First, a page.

The Sneaky Truth About Salt – by UW Pharmacy Cares
By Susie Gannaw, PharmD candidate 2016
University of Washington School of Pharmacy
One of the most common tips you hear from a doctor is to reduce your salt intake, but what does this really mean? Salt is commonly used as seasoning in order to enhance the flavors of our foods.
The recommended daily consumption varies depending on an individual’s other disease states. It is important to keep in mind, though, that our body does need some salt. The American Heart Association recommends less than 1,500 mg of sodium per day, which is roughly ¾ teaspoonful; however, the average sodium intake is 3,400mg per day.
Salt is an important part of your body’s chemistry. For example, salt helps maintain the body’s fluid balance and aids in communication between nerves. However, too much salt can cause problems throughout the body.
The best way to take control of your salt consumption is to follow these three easy steps:
- Avoid processed foods: American Heart Association reports that 75% of our salt intake comes from process foods. Processed foods, such as frozen dinners and prepackaged meals, which are convenient, typically have very high salt content. Even frozen meals labeled as “healthy,” such as Lean Cuisine, have 300-500 mg sodium. Keep an eye out for hidden salt within fat- and sugar-free foods. Often times these dietary foods substitute sugar and fat with sodium in order to maintain the flavoring. While it can be more expensive, it is important for your health to focus on eating more fresh food rather than processed foods.
- Add salt sparingly: The best way to be aware of how much salt you’re adding to your meals is by sprinkling the salt in your hand first rather than directly in your food. This can help you visualize how much salt you’re truly adding to your foods and ideally prevent you from adding excessive amounts.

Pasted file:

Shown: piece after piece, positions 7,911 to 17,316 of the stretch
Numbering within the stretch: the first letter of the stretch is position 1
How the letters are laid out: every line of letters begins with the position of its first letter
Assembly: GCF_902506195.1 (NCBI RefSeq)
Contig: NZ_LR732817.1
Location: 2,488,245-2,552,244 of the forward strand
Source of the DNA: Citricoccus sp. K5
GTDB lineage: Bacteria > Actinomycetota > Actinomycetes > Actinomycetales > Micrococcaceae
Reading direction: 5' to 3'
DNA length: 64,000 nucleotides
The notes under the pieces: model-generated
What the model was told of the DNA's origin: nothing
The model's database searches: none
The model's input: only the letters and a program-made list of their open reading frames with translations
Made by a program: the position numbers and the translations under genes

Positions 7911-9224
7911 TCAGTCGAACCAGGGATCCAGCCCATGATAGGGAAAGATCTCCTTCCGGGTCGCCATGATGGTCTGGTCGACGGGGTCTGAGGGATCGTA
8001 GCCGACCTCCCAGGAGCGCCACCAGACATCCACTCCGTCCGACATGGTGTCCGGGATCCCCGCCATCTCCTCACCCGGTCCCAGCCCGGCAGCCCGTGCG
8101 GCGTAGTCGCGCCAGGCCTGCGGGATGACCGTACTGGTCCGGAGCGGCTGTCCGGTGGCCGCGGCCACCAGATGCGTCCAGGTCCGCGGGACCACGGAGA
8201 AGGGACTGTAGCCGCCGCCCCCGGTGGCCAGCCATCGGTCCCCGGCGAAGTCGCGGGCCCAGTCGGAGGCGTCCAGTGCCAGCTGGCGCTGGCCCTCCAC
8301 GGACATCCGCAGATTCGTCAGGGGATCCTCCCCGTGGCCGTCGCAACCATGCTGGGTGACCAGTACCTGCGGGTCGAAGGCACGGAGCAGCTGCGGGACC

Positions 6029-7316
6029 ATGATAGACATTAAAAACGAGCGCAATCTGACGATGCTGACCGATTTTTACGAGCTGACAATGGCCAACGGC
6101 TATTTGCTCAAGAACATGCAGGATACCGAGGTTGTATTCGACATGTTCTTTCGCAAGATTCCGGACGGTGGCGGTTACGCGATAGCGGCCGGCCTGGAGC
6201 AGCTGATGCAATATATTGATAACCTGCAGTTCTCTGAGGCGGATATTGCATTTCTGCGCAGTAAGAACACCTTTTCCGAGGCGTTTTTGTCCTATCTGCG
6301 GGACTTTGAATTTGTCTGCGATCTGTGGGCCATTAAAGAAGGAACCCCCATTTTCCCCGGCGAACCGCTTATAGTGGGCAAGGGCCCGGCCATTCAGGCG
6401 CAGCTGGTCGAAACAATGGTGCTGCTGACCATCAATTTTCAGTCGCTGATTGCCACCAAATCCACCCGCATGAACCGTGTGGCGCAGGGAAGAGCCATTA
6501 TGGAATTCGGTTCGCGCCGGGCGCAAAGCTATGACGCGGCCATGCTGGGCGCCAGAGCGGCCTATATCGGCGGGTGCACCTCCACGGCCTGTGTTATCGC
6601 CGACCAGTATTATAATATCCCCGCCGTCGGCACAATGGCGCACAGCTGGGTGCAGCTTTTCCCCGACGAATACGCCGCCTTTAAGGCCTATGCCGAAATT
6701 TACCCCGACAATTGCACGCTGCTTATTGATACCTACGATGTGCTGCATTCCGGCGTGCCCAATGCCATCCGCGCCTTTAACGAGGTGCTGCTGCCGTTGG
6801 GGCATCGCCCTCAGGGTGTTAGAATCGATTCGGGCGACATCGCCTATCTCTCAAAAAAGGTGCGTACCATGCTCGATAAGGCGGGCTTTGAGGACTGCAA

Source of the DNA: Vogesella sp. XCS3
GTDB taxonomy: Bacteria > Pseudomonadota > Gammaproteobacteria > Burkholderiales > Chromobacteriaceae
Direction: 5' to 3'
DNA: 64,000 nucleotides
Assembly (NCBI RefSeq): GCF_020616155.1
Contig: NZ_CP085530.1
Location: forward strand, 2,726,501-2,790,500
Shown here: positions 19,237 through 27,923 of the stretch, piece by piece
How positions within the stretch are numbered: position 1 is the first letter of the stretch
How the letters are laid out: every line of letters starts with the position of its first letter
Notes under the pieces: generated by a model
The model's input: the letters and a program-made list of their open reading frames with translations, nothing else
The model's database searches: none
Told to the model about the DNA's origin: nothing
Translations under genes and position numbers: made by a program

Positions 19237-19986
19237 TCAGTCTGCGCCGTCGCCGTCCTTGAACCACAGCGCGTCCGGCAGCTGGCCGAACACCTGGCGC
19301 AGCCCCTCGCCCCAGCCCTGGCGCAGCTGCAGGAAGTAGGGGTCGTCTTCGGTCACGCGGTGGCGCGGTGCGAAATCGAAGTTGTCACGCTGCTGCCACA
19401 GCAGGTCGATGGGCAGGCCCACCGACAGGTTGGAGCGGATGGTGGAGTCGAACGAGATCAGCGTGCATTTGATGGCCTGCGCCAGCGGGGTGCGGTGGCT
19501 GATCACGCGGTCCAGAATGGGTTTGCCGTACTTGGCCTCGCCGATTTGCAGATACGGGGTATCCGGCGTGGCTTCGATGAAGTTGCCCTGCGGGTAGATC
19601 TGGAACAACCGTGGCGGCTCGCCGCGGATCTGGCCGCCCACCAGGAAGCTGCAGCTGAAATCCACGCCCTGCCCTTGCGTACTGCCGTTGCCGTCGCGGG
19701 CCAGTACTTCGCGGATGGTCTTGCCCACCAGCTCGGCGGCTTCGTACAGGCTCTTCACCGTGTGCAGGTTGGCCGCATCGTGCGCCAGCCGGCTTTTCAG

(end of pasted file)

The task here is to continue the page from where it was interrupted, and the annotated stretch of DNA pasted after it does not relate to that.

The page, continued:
- Alternative spices: The idea behind salt alternatives is to reduce your salt consumption and not the taste of your food. There are many spices and herbs available that can help replace the flavoring characteristic of salt. Herbs such as basil, dill, mint, ginger and cilantro can be used to make your food more flavorful without having to add excess salt. Another fantastic way to add flavor to your food is to use garlic, which has the added benefit of being an antioxidant. There are many spices from around the world, ranging from cayenne pepper to allspice that you can try as an alternative to salt. The National Heart, Lung and Blood Institute has a long list of other possible herb and spice alternatives to salt along with suggestions of how to use them.
Ultimately moderation is key. If you are mindful of your salt consumption and avoid processed foods for the majority of your diet then you too can gain control of your daily salt intake!
UW Pharmacy Cares is a non-dispensing pharmacy at the UW School of Pharmacy that offers education and support to those taking multiple medicines. We have partnered with Era Living’s retirement communities, offering their residents services that promote the safe and healthy use of medicines.